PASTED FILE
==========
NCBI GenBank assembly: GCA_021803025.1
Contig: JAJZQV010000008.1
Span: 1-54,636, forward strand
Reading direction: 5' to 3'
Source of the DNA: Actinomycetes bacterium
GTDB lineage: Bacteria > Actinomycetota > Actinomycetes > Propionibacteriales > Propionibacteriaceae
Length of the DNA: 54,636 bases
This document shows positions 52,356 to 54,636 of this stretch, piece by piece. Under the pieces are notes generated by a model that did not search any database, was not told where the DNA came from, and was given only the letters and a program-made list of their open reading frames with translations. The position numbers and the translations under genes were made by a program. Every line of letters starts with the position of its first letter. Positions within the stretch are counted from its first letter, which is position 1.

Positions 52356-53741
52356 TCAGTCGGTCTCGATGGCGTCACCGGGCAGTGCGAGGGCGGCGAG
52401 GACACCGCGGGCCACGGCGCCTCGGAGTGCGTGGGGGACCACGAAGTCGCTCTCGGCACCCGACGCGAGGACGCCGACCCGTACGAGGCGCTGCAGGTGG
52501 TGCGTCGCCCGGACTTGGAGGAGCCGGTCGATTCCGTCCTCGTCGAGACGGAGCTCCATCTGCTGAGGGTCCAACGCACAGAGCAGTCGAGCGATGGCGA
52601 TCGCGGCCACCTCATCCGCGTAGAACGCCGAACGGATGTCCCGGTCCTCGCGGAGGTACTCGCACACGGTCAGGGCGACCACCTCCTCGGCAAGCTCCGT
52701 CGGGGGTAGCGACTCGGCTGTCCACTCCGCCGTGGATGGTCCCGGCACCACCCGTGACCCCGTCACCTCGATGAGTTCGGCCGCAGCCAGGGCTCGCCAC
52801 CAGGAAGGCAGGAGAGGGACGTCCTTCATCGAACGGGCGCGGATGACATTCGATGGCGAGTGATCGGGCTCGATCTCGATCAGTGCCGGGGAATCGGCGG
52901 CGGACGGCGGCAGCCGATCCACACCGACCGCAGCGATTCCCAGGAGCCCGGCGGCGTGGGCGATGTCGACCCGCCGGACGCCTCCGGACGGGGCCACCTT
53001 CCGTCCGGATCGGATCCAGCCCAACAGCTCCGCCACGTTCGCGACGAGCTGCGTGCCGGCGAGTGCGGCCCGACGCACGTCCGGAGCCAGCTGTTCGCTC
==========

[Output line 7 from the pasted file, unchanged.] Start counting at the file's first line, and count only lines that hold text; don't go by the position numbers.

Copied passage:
Length of the DNA: 54,636 bases